Our last method of defense was essentially a “sacrifice.” Big Max pumpkins are a favorite of the cucumber beetles, so we planted a few pots and placed them around the garden to attract the pests. Sacrificing a few plants to save the rest seems like a fair trade. In the pots, we also put in sticky traps, hoping that would attract the other flying pests in the garden.

Good luck and remember to be persistent,

Maddie

Sources:

http://vegetablemdonline.ppath.cornell.edu/factsheets/Cucurbit_Beetles.htm

 

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Plant of the Week: Strawberries

Hello everyone!

As us interns kick off the growing season, we are starting to see the development of many plants, such as strawberries. These vibrant and sweet fruits belong to the genus Fragaria, which consists of over 20 flowering plants that produce edible fruit. But before we get too scientific, I want to discuss how these beautiful and delicious fruits grow, as well as introduce some information regarding its health benefits while also discussing how to properly care for them.

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It is no secret that strawberries are loved by many due to its eye-catching color and sweet flavor, but not many people are familiar with the growing process of this natural wonder. Although strawberries are considered to be berries (thus the “berry” in strawberry), they are technically aggregate accessory fruits, because the fleshy part of it is not derived from the plant ovaries, instead, each seed comes from one of the ovaries of the flower. In simpler terms, a strawberry is a fake berry, because true berries develop from one ovary of the plant. Now that you have some background information on this “berry”, we can dive into how to properly grow and care for them.

In our garden, strawberries are currently located on the herb spiral and on one of the community plots. But in general, when planting strawberry plants, it is very important to plant it at an adequate depth. Below is a diagram that summarizes how to properly plant it, because planting them too deep can prevent it from properly developing. Spacing is also something to take into consideration, since strawberries are sprawling plants (they release seedlings that create “daughter plants”), at least 20 inches of space should be left between each plant to allow them enough room to develop. They should  be planted in early spring, and when it comes to sunlight, they require between 6-10 hours of it. Due to its shallow roots, it is important to keep these plants moisturized, so one inch of water per week will do the trick. In terms of maintenance, when you notice that the plants are becoming too crowded, DON’T BE AFRAID TO THIN THEM, remove some of the daughter plants so that the more developed plants will have enough room to grow. As for picking, when they start to develop a vibrant red color, it is time to pick them. For storage purposes, store them in a room temperature if you plant to eat them on the same day, but if you don’t, storing them in the refrigerator is your best bet. Don’t forget to only wash the strawberries you plan on eating, their absorbent quality allows them to easily soak in water, which can eventually cause them to mold.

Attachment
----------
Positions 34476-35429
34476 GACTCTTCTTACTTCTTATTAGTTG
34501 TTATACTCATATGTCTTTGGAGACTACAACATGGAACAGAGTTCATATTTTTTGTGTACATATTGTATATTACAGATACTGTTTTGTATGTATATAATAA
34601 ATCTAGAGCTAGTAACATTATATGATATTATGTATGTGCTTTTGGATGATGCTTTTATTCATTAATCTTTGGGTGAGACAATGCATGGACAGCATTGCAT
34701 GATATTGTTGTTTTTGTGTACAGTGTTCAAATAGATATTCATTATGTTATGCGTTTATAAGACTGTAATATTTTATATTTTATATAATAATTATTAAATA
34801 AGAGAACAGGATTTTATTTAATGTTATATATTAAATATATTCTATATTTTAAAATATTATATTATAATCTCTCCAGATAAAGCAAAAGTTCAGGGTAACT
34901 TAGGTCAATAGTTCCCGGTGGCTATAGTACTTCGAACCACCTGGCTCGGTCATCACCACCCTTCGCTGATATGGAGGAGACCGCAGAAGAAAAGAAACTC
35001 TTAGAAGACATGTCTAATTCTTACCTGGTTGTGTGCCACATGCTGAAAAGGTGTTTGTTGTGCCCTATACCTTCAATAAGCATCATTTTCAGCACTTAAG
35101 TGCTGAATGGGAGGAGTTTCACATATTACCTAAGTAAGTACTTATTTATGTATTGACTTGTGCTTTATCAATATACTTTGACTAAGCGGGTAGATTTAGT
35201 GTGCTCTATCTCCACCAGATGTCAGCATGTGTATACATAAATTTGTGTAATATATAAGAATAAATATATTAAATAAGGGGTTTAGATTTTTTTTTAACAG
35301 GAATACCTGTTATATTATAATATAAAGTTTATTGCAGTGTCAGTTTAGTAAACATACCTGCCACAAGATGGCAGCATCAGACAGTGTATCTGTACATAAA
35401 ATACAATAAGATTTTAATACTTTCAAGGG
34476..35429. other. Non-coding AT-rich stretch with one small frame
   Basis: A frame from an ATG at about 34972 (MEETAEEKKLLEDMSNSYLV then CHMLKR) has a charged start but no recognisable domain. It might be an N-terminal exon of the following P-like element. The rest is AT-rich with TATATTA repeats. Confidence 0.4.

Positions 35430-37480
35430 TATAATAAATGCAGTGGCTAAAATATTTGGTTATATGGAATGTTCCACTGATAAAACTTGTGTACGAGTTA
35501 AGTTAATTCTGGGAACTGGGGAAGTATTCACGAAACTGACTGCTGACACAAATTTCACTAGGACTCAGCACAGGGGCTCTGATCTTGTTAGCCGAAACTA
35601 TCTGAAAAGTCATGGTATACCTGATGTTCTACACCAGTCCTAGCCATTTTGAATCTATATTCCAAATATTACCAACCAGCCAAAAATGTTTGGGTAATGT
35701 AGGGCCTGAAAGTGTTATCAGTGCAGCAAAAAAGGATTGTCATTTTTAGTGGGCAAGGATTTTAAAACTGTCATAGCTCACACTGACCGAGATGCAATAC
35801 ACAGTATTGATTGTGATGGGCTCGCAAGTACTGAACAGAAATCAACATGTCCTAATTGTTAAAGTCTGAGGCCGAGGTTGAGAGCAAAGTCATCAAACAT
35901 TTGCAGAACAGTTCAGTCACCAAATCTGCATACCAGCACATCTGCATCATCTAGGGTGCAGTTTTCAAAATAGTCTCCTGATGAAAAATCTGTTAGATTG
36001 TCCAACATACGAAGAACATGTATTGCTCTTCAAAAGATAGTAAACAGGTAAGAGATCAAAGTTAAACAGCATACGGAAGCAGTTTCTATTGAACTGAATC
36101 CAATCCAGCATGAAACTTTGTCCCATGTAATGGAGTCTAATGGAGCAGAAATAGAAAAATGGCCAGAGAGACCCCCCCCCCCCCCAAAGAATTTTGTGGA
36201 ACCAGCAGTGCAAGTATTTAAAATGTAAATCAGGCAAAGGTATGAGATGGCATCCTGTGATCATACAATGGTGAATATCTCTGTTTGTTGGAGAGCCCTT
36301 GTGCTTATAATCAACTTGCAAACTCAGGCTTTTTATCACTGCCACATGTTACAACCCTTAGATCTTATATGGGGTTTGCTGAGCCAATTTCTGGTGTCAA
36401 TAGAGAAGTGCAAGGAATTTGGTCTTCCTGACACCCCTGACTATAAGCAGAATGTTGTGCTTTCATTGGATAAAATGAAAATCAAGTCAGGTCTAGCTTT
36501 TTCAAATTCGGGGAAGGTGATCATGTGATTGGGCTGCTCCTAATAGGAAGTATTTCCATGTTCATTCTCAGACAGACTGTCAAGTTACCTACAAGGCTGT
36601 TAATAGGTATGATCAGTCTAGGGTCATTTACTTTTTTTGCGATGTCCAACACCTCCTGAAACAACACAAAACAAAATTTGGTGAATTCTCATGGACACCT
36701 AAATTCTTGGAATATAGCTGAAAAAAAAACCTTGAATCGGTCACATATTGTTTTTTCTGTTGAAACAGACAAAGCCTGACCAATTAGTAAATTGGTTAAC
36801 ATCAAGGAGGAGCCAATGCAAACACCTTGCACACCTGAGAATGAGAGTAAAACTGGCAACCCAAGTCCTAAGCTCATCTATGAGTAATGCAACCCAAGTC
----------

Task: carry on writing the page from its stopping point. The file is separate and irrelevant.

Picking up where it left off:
strawberry-plant-Illustration-web Phew, that was  a lot of information! Last but not least, let’s dive into the health benefits of these “berries”.

-The high amounts of Vitamin C can help strengthen your immune system.

-High amounts of antioxidants and Vitamin C hinders the development of cancer cells while also inhibiting the growth of tumors.

-The rich nutrients are essential in preventing heart disease.

Well, that’s it for now, I hope you enjoyed this post!

-Kat

Sources:

https://www.almanac.com/plant/strawberries

https://www.britannica.com/plant/strawberry

https://www.thekitchn.com/the-best-ways-to-store-strawberries-tips-from-the-kitchn-219932

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BEWARE of the Flea Beetle!

Hi Lovers of the Environment!

Have you ever thought of a beetle and thought of anything BUT a June Bug or something too large for our liking and frightful? Yeah, me neither! I may have some news that could either lighten your fear or exacerbate it, so we’ll see.

In the image at the bottom of this article, you will observe the notorious Flea Beetle. These little critters are only about 1/6 of an inch in length. They are very small in size but are big trouble makers! They are shiny and have large back legs. They very much resemble a beetle in morphological structure, and tend to jump like fleas, hence their name “flea” beetle. You can find these guys primarily in the vegetable crops, but can surely be found in many other types of plants – do NOT be fooled by these little minions.